Wednesday morning,’s front page featured a letter from founder and CEO Jeff Bezos — not an unusual occurrence, and one frequently adopted to announce an exciting new product or perk. The big news: a notable addition to their Instant Video service. “Prime members now have unlimited instant streaming access to the largest subscription library for Nickelodeon and Nick Jr. content online,” went Bezos’s missive. “We have increased by 55% the number of episodes available to top Prime shows for kids like SpongeBob SquarePants, Dora the Explorer, Blue’s Clues, iCarly and more of your Nickelodeon and Nick Jr. favorites.” Casual observers might have thought nothing of this news, but for parents, it’s a bombshell — because up until last month, those shows could be found on Amazon Instant Video’s high-profile competitor, Netflix. … Read More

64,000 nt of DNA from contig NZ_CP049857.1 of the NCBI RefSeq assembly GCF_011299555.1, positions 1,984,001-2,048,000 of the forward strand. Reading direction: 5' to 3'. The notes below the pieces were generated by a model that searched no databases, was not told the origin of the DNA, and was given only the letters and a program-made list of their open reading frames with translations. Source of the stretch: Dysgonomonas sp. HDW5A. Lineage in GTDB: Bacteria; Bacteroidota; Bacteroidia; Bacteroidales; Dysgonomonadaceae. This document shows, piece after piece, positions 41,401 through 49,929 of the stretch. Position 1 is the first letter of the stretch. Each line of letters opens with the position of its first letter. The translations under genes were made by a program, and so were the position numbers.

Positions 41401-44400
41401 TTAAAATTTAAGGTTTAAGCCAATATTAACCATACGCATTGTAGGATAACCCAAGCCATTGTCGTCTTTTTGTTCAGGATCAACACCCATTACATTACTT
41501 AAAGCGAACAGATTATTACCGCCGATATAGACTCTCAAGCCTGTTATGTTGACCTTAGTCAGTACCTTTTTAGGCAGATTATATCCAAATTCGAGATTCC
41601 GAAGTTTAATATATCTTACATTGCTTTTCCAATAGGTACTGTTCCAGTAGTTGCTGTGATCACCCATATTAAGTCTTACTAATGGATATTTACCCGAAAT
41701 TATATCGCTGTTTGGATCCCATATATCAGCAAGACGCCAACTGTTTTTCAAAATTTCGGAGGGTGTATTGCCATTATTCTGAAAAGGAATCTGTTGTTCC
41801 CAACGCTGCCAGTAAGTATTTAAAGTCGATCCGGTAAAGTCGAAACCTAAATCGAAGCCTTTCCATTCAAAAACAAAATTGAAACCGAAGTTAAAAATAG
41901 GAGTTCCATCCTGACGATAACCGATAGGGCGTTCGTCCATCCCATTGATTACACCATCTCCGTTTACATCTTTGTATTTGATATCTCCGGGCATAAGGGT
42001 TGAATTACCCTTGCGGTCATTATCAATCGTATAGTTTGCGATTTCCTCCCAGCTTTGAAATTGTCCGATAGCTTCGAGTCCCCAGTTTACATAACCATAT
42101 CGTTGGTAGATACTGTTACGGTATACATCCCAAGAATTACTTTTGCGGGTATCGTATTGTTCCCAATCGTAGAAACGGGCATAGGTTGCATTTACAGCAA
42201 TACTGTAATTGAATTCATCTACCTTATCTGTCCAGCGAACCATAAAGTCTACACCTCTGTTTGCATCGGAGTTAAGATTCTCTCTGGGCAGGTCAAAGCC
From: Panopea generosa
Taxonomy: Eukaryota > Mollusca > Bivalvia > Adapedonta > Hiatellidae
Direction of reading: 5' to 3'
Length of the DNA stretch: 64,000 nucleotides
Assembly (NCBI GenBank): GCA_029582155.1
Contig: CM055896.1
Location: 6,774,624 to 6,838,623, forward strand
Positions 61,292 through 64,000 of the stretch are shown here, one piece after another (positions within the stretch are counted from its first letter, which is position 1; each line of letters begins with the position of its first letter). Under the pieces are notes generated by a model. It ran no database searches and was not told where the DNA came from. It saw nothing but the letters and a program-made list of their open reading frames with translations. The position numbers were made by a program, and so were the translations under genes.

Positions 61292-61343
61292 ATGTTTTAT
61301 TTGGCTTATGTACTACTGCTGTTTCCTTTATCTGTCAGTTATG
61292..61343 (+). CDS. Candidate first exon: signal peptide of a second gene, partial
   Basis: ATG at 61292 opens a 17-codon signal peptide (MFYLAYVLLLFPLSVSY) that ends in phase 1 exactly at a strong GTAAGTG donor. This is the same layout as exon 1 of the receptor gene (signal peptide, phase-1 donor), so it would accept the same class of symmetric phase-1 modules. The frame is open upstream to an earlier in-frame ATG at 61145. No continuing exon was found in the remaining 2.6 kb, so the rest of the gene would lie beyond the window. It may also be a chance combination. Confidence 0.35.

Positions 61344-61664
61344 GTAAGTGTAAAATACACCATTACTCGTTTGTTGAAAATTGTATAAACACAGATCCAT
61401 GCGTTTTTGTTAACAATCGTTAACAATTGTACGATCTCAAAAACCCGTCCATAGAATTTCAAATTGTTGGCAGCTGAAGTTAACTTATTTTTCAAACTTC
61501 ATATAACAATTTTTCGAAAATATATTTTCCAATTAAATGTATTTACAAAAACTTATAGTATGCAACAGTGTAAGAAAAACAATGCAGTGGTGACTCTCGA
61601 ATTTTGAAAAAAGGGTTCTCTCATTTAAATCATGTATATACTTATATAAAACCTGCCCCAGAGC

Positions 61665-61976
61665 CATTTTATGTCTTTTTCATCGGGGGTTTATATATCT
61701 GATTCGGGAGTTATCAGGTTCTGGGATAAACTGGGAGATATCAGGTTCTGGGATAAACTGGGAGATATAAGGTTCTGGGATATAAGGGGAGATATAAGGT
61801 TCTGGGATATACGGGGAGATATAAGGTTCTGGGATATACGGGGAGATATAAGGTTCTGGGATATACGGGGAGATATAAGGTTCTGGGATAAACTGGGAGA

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Netflix’s “Streamageddon”: Why Do Streaming Video Services Still Suck?

They called it “Streamageddon,” and it was brutal: on May 1, nearly 1800 titles expired from Netflix Instant streaming, prompting wailing and gnashing of teeth among movie buffs, to say nothing of a last-minute flurry of marathon viewing. (We tried to warn you.) The cause was simple enough: the company’s licensing deals with several key providers — including MGM, Universal, and Warner Brothers — came to a close, and they were not renewed. This kind of thing has happened before (the site lost eight percent of its streaming content when their partnership with Starz Play ended last year); it’s the cycle of shifting deals and fluctuating content. But the way the company has responded to the backlash, and the increasingly erratic and frustrating landscape of streaming in general, raises some troublesome questions about where online viewing is going. … Read More

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Which of Amazon’s Comedy Pilots Are Worth Watching?